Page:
Defendant made a motion in limine for the court to exclude any evidence of the marijuana found in the car since the prosecution was not proceeding on any charges related to the presence of marijuana. The prosecution argued Skaggs's discovery of the marijuana was relevant on the issues of why he removed defendant from the car and how he conducted the subsequent search. The prosecution stated count 7 was based on defendant's attempt to destroy the methamphetamine, not on the discovery of the marijuana. The court granted defendant's motion. The court later revisited the issue and found the defense opened the door on the marijuana issue during Skaggs's cross-examination. The court reversed its ruling, and Skaggs testified regarding his discovery of the baggie containing marijuana cigarettes. Defendant objected to any instruction on destroying or concealing evidence, arguing the evidence showed only an attempt to conceal evidence. In addition, defendant also reiterated the prosecution's initial offer of proof that count 7 was based on the scattering of methamphetamine on the seat. Defendant contended any other basis for count 7 would violate his right to due process. The prosecution responded that initially the parties discussed excluding the marijuana evidence, but subsequently the People had "enough evidence to argue to the jury concealment or the attempted concealment of any drug not marijuana." The court noted the prosecution's theory on count 7 was not based on the marijuana, and the prosecution had elected prior to trial not to proceed on the marijuana as to count 7. The court concluded: "[T]hat still stands. [¶] It seems to me for argument purposes based on the evidence that was presented there is a possible attempt to conceal methamphetamine, I suppose that's in the seat or the glass case that contained the heroin and the syringe that was located between the passenger seat and the console, so it seems to me you could argue either or both of those acts constituted a concealment or attempted concealment, and for that reason I will instruct on 17.01 that the jurors must be unanimous as to the act or acts involved." The court subsequently instructed the jury: "The Defendant is accused in Count 7 as I indicated of concealing or destroying evidence. The prosecution has introduced evidence for the purpose of showing there is more than one act upon which a conviction for Count 7 may be based. The Defendant may be found guilty if the proof shows beyond a reasonable doubt that he committed any one or more of the acts. However, in order to return a verdict of guilty as to Count 7, all jurors must agree that he committed this same act or acts. It is not necessary that the particular act or acts agreed upon be stated in your verdict."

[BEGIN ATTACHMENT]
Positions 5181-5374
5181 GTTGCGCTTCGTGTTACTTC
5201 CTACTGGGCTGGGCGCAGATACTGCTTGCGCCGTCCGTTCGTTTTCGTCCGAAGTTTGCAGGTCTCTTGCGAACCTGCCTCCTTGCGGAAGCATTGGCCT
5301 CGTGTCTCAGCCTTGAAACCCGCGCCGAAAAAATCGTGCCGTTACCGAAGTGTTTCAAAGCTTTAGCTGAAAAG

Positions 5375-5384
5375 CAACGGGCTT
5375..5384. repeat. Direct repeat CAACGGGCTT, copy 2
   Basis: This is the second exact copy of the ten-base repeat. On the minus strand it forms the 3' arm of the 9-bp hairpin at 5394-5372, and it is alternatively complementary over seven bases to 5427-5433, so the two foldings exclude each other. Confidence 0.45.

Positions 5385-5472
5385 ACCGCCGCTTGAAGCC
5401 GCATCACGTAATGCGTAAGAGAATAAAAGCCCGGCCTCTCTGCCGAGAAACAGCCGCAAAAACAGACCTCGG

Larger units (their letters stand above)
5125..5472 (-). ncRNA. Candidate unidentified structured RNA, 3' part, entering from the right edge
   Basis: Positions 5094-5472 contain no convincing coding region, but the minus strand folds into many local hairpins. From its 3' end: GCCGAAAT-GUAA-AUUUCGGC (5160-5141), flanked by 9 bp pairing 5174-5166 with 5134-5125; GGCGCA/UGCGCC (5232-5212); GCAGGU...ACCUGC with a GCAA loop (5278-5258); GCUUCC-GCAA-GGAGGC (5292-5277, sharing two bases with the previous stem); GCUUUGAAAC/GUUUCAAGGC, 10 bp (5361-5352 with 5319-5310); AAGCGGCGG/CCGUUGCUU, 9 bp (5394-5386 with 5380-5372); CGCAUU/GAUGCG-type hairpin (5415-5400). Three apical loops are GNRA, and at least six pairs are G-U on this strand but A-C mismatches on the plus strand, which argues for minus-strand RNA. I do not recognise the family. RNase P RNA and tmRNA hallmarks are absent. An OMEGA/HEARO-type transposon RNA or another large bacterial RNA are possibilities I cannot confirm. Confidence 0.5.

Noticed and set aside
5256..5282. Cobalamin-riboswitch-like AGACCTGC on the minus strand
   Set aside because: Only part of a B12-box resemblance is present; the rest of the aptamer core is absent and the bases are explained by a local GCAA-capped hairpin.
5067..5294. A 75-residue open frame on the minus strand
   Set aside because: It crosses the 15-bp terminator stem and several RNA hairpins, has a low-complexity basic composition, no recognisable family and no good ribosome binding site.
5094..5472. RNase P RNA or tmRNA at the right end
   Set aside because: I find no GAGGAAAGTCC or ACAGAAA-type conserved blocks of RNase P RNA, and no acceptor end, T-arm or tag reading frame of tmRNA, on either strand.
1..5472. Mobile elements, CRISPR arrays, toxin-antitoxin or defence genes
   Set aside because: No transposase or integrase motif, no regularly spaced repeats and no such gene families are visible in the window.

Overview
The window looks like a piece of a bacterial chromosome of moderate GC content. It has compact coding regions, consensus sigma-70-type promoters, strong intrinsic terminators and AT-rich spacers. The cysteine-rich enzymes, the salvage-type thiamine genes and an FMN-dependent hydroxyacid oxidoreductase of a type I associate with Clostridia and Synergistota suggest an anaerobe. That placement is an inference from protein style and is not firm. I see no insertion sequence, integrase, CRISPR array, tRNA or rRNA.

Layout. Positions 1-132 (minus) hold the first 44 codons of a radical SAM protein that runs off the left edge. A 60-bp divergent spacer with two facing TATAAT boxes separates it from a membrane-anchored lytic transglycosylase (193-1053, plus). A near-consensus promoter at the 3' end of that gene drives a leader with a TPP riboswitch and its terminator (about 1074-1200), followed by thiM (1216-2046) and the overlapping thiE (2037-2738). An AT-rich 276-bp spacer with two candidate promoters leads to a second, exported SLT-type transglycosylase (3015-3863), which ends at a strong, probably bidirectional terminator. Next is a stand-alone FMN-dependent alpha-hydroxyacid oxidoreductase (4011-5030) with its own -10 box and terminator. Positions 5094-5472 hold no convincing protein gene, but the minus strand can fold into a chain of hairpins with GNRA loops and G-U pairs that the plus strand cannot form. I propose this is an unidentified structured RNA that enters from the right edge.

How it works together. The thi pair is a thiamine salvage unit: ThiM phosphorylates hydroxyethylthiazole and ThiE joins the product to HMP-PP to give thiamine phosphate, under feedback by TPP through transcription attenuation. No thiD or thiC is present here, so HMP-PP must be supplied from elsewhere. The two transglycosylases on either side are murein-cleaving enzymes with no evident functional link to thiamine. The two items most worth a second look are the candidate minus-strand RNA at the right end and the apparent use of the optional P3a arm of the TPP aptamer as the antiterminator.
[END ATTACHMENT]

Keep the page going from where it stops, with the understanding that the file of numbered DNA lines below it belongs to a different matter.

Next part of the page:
Defendant claims the court erred by failing to give sua sponte an instruction precluding any consideration of defendant's attempt to conceal marijuana in the jury's deliberation of the charge of destroying or concealing evidence. The People argue any error was harmless. We agree. During closing argument, the prosecution reminded the jury that it must unanimously agree on what defendant was attempting to conceal: either the methamphetamine or the heroin, or both. The prosecution emphasized the jury could not find defendant guilty of trying to conceal marijuana. However, the jury could consider defendant's actions regarding the marijuana as evidence of his specific intent to conceal the methamphetamine or heroin. Contrary to defendant's assertion on appeal that the prosecution's argument was a thinly veiled attempt to convince the jury to convict on count 7 based on the marijuana, the prosecution specifically and clearly stated the marijuana evidence could only show intent behind the concealment of the other drugs. Moreover, defendant did not object to the prosecution's argument, an argument that complied with the trial court's ruling on the issue. Defense counsel, during closing argument, reiterated the prosecution's warning against using the marijuana evidence to convict on count 7. He argued that even if the other drugs belonged to defendant, the prosecution failed to show defendant concealed the drugs. Defense counsel pointed out defendant's alleged concealment occurred before anyone was aware of any investigation for drugs. According to defense counsel, since defendant had no specific intent to conceal, he was not guilty of concealing or attempting to conceal evidence. In rebuttal, the prosecution argued Giampappas was not charged with concealing evidence because defendant was alone in the car when the drugs were concealed. He argued defendant concealed methamphetamine and heroin, but again cautioned: "[Y]ou are not to consider whether he was attempting to conceal the marijuana as part of 135." During deliberations, the jury sent the court a note asking whether defendant could be convicted of concealing drug paraphernalia. The court conferred with the parties and responded: "Ct 5 is possession of controlled substance paraphernalia Ct 7 is concealing evidence which references either the methamphetamine or the heroin or both. But see Instruction 17.01[.]" Defendant objects to the court's response, arguing the court failed to mention that it could not find defendant guilty on count 7 based on the marijuana concealment. However, as the People point out, the jury expressed no confusion as to which drugs would support a conviction for concealment. Given the court's instruction, the prosecution's closing argument, and defense counsel's closing argument, we find any failure to modify the unanimity instruction as defendant suggests was harmless beyond a reasonable doubt. ( People v. Thompson (1995) 36 Cal.App.4th 843, 852-853.) Since we find any instructional error was harmless beyond a reasonable doubt, we also conclude defendant could not have been prejudiced by counsel's shortcomings, if any. Therefore we reject defendant's claim of ineffective assistance.